Normal soil stabilization practice means a planting for agricultural soil erosion control or post-mining land reclamation conducted in accordance with official recommendations of State Extension Specialists of the Cooperative Extension Service of the U.S. Department of Agriculture for agricultural soil erosion control.
For more information about federal migratory bird laws visit: ksoutdoors.com//Hunting/Migratory-Birds/Federal-Migratory-Bird-Regulations.
GENERAL MIGRATORY GAME BIRD REGULATIONS
LICENSES / STAMPS / PERMITS
All waterfowl hunters 16 and older must have a Federal Migratory Bird Hunting and Conservation Stamp (Federal Duck Stamp), and all hunters who are required to obtain a license must also have a Kansas Migratory Waterfowl Habitat Stamp (Kansas Waterfowl Permit) and a Kansas Harvest Information Program Permit (HIP) before hunting ducks, geese, or mergansers.
Kansas HIP Permit.......................... $2.50
Kansas Waterfowl Permit....................$10
Federal Waterfowl Stamp...............$26.50
Federal Duck Stamps must be signed across the face of the stamp and carried when hunting waterfowl. Federal Duck Stamps are available at the U.S. Postal Service and KDWPT offices. Hunters who purchase an e-stamp must carry their 45-day receipt when hunting waterfowl. Once the 45-day e-stamp receipt expires, hunters must carry their current, signed Federal Duck Stamp (a store purchase/credit card receipt is not valid as a duck stamp). Kansas Waterfowl Permits are available at all KDWPT offices and license vendor locations.
A Federal Waterfowl Stamp and Kansas Waterfowl Permit and are not required to hunt coots, migratory doves, rails, snipe, woodcock, or sandhill cranes.
A Kansas HIP Permit is required, unless license exempt.
METHODS OF TAKE
Bow and arrow, falconry, or shotgun no larger than 10-gauge. Shotguns must be incapable of holding more than three shells. Migratory doves may only be taken while in flight.
Shooting hours are one-half hour before sunrise to sunset, except those for sandhill crane, which are sunrise to sunset.
Sink boxes, live decoys, baiting, electronic calls, and pursuit with any motorized conveyance or sailboat are illegal. When hunting from a motorized craft or sailboat, the motor must be turned off or the sail furled and progress ceased. Decoys shall not be left unattended overnight on department-managed areas.
Many state and federal wildlife areas have refuges, as well as public hunting areas. These refuge areas may be closed to any activity during the hunting seasons. Check with local offices for refuge boundaries and closure dates.
No person shall possess more migratory game birds taken in the United States than the possession limit or aggregate possession limit, whichever applies.
No person shall possess, have in custody, or transport more than the daily bag limit or aggregate daily bag limit, whichever applies, of migratory game birds, tagged or not tagged, at or between the place where taken and either (a) their automobile or principal means of land transportation; or (b) their personal abode or temporary or transient place of lodging; or (c) a migratory bird preservation facility; or (d) a post office; or (e) a common carrier facility.
No person may receive, possess, or give to another, any freshly killed migratory game birds as a gift, except at the personal abodes of the donor or donee, unless such birds have a tag attached, signed by the hunter who took the birds, stating the hunter’s address, the total number and species of birds and the date such birds were taken.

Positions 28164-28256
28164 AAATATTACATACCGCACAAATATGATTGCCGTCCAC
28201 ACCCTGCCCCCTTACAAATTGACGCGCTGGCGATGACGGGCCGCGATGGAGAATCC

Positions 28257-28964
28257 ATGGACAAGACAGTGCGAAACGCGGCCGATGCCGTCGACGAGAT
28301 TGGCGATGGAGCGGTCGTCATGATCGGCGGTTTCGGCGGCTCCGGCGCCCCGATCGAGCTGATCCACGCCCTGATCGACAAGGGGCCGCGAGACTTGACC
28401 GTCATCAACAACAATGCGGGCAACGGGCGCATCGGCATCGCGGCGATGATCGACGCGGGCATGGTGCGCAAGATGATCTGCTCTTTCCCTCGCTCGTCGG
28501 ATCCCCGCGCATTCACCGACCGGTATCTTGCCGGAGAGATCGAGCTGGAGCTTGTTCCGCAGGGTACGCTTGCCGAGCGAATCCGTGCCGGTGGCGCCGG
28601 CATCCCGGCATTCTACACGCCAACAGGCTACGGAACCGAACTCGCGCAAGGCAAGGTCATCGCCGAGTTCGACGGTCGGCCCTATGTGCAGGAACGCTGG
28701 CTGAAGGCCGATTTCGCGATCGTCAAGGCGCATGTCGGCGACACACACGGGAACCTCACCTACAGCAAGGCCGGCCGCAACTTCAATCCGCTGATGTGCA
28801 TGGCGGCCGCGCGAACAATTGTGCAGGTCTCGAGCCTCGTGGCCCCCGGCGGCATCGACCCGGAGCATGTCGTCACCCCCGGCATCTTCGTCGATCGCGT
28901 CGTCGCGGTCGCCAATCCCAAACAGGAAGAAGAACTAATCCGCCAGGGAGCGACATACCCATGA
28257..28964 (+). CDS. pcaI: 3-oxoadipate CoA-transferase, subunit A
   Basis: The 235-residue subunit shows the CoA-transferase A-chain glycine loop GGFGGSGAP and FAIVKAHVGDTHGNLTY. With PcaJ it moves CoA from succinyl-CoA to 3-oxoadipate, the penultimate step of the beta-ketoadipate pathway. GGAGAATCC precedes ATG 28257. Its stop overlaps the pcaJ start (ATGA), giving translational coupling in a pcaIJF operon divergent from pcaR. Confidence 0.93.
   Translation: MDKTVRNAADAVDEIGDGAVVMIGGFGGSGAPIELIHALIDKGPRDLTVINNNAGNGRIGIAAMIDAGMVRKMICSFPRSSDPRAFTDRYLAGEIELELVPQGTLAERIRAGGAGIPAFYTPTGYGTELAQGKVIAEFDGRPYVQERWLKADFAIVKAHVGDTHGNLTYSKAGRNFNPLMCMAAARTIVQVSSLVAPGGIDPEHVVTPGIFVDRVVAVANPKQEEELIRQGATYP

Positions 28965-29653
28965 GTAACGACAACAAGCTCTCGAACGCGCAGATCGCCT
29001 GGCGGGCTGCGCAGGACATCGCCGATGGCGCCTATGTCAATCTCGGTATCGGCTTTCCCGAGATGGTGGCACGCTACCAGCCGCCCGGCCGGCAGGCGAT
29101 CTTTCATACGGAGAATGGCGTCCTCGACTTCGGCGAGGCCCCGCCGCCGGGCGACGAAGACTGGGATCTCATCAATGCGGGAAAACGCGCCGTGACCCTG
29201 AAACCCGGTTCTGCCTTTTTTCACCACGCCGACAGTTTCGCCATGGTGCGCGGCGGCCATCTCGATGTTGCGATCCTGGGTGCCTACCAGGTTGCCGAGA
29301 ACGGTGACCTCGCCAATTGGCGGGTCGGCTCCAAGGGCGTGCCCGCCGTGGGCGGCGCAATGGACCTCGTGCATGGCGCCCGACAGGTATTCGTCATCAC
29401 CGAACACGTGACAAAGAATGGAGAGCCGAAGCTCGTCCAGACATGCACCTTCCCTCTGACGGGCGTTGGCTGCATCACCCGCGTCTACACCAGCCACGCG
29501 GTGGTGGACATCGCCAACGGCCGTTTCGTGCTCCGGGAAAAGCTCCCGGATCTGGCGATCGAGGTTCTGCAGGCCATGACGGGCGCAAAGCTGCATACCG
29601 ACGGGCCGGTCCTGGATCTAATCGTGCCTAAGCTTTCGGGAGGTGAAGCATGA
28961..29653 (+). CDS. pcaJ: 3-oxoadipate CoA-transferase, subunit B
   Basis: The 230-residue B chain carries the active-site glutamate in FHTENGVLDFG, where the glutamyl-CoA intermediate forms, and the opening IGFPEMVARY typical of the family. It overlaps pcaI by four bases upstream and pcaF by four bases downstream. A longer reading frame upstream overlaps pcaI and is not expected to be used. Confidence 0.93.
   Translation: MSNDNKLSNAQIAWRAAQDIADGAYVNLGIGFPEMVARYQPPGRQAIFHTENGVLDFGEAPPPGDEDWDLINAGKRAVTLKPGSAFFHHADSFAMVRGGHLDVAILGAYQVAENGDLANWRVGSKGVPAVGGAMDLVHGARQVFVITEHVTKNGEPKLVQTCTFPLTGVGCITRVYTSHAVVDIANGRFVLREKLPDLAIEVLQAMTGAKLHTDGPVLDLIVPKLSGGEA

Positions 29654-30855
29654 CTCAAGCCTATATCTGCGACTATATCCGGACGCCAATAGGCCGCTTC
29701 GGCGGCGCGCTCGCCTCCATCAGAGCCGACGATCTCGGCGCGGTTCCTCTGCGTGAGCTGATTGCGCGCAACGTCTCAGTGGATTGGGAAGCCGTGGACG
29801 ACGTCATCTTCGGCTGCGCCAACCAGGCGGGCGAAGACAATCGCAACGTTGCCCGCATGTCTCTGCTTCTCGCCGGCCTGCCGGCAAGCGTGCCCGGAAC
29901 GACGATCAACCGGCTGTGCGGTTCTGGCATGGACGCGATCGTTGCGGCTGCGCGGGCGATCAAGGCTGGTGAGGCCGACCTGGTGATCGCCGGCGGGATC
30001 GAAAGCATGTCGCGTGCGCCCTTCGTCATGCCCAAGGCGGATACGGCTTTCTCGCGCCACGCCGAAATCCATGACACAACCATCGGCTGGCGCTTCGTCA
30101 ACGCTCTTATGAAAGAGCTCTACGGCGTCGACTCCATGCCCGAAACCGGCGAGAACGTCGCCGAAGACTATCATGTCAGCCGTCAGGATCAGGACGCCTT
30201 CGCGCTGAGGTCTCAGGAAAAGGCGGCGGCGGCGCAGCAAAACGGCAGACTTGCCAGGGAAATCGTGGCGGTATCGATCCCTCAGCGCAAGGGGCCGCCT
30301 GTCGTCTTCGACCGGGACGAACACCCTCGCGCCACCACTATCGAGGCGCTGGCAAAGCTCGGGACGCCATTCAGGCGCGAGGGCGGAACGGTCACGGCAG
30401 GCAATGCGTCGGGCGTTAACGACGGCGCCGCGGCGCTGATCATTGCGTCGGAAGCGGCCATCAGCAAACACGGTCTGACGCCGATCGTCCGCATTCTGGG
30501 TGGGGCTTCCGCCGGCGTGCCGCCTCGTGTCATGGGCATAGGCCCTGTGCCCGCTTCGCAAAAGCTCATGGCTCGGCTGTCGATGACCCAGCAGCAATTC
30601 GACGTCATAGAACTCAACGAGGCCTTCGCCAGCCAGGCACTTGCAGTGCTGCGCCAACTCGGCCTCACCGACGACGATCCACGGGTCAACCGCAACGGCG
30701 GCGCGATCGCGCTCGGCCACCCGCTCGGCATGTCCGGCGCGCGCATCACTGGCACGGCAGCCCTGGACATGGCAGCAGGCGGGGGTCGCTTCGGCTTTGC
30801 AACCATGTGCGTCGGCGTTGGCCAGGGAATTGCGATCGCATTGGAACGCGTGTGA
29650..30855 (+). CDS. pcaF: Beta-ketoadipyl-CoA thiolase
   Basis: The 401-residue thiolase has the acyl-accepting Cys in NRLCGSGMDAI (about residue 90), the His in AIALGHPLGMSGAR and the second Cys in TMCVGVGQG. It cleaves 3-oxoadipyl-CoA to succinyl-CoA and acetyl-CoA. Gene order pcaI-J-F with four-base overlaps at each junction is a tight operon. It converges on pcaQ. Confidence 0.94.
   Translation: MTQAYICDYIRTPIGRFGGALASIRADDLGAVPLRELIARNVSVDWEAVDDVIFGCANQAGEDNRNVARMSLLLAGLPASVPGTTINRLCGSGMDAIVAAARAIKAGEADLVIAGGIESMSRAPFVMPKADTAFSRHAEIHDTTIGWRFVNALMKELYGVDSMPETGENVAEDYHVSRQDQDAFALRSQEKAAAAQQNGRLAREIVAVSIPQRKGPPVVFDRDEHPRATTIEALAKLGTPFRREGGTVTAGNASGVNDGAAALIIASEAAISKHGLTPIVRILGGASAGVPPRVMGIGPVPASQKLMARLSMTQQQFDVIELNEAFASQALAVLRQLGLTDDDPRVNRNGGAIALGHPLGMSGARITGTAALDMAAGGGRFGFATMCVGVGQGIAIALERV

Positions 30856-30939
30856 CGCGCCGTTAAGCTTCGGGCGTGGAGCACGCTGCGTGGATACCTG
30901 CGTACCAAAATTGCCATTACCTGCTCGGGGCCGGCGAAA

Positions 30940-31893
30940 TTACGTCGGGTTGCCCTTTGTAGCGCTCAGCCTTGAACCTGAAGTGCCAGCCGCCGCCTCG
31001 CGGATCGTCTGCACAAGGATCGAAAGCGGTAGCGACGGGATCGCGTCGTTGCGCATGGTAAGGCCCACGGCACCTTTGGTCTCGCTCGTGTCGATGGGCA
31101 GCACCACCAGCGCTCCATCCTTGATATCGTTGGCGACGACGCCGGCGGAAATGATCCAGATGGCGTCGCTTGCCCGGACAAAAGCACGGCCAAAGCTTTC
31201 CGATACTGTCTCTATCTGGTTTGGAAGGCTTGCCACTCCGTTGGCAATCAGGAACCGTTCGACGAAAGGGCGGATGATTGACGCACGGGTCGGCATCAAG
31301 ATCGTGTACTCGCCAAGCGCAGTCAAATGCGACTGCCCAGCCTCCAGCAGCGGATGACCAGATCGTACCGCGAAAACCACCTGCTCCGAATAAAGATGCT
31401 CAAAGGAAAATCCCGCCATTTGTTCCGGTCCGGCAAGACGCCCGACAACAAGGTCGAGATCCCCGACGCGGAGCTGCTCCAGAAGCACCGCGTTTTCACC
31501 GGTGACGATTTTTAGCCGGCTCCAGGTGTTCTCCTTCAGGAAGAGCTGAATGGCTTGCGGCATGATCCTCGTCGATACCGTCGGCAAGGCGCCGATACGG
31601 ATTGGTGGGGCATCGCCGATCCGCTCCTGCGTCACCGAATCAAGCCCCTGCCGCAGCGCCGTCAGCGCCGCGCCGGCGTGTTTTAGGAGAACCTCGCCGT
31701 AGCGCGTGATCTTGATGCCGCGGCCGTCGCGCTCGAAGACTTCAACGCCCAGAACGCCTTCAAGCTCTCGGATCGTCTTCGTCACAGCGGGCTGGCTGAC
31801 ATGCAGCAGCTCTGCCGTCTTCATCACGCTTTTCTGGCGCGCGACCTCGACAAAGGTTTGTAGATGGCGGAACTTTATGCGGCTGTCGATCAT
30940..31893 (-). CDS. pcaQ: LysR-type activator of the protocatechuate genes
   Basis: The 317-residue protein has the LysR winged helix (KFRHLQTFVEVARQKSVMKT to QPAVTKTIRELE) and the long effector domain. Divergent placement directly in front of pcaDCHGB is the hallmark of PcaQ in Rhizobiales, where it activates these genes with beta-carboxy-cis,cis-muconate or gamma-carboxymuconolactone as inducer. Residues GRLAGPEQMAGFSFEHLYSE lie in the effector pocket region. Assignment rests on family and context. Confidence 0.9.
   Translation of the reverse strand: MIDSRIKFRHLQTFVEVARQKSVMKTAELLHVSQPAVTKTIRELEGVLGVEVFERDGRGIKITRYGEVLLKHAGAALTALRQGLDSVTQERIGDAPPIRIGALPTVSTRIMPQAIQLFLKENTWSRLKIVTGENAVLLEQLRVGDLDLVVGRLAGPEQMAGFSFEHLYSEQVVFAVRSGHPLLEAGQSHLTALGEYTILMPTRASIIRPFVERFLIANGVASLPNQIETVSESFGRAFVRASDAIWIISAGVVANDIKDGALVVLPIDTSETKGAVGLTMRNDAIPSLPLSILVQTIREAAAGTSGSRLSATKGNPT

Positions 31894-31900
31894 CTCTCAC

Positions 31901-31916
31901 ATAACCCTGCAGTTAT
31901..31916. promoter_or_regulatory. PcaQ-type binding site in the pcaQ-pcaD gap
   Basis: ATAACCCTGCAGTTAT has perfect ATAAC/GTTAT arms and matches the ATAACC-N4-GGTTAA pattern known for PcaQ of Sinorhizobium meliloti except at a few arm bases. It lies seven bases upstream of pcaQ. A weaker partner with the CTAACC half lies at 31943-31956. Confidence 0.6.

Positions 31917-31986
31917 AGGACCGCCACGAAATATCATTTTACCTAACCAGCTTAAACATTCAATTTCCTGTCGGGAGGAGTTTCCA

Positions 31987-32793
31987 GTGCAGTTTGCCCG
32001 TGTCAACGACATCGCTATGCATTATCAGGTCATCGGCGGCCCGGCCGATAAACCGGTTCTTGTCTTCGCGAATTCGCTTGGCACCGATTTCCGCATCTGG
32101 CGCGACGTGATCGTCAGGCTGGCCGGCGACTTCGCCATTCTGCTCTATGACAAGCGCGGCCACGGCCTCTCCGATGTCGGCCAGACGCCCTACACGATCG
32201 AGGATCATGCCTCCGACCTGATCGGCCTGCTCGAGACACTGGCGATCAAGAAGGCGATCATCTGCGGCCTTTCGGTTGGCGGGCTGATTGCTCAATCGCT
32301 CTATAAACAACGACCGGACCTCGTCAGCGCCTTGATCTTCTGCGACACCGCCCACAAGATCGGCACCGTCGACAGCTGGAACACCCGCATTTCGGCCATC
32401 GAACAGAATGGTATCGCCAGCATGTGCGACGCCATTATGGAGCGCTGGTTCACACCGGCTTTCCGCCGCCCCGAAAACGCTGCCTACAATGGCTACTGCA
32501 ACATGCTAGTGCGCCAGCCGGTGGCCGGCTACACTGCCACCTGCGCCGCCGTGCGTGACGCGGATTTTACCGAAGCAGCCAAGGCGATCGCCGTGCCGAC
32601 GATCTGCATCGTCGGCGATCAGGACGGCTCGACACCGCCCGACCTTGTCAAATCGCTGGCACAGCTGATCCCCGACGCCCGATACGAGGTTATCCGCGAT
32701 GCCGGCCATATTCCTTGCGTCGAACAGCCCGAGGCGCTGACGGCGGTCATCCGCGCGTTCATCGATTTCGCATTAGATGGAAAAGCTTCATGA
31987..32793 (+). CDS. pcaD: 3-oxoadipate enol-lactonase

No person shall put or leave any migratory game birds at any place (other than his personal abode), or in the custody of another person for picking, cleaning, processing, shipping, transportation, or storage (including temporary storage), or for the purpose of having taxidermy services performed, unless such birds have a tag attached, signed by the hunter, stating the hunter’s address, the total number and species of birds, and the date such birds were killed. Migratory game birds being transported in any vehicle as the personal baggage of the possessor shall not be considered as being in storage or temporary storage.
No person shall receive or have in custody any migratory game birds belonging to another person unless such birds are tagged as required.
During transport, one fully-feathered wing and/or head must remain attached to migratory birds (except mourning/white-winged doves).
Migratory game birds given to another person, taxidermist, storage facility, or commercial processor must be tagged with the signature and address of the hunter and the number, species, and date taken. Migratory birds packed for shipping must be clearly marked with the name and address of the shipper and addressee, as well as the number and species of birds.
Kansas requires non-toxic shot for hunting ALL migratory game birds except doves and woodcock. This includes ducks, geese, coots, mergansers, rails, sandhill cranes, and snipe. Legal shot is steel, bismuthtin, tungsten-polymer, tungsten-iron, tungsten matrix, tungsten-nickle-iron, tungsten-iron-nickel-tin, and steel shot coated with copper, nickel, zinc chromate, or zinc chloride.
It is illegal to possess lead shot while hunting migratory game birds except doves and woodcock or while hunting in a Non-Toxic-Shot-Only area. “Possession" means that lead shot cannot be in a hunter’s gun, pockets, blind, boat or in reach while in the process of hunting. Lead shot left in a vehicle is not considered “in possession.”
NON-TOXIC SHOT ONLY
Non-toxic shot is the only shotgun load allowed on the following wildlife areas and national wildlife refuges:
Benedictine Bottoms WA, Burr Oak WA, Cheyenne Bottoms WA, Cherokee Lowlands WA, Dalbey WA, Elwood WA, Flint Hills NWR, Gurley Salt Marsh WA, Hain WA, Herron Playa WA, Isabel WA, Jamestown WA, Kirwin NWR, Marais des Cygnes NWR, Marais des Cygnes WA, McPherson Wetlands WA, Neosho WA, Oak Mills WA, Otter Creek WA, Quivira NWR, Slate Creek WA, Stein Playa WA, Talmo Marsh WA, Texas Lake WA, Wild Turkey Playa WA, and other areas as posted.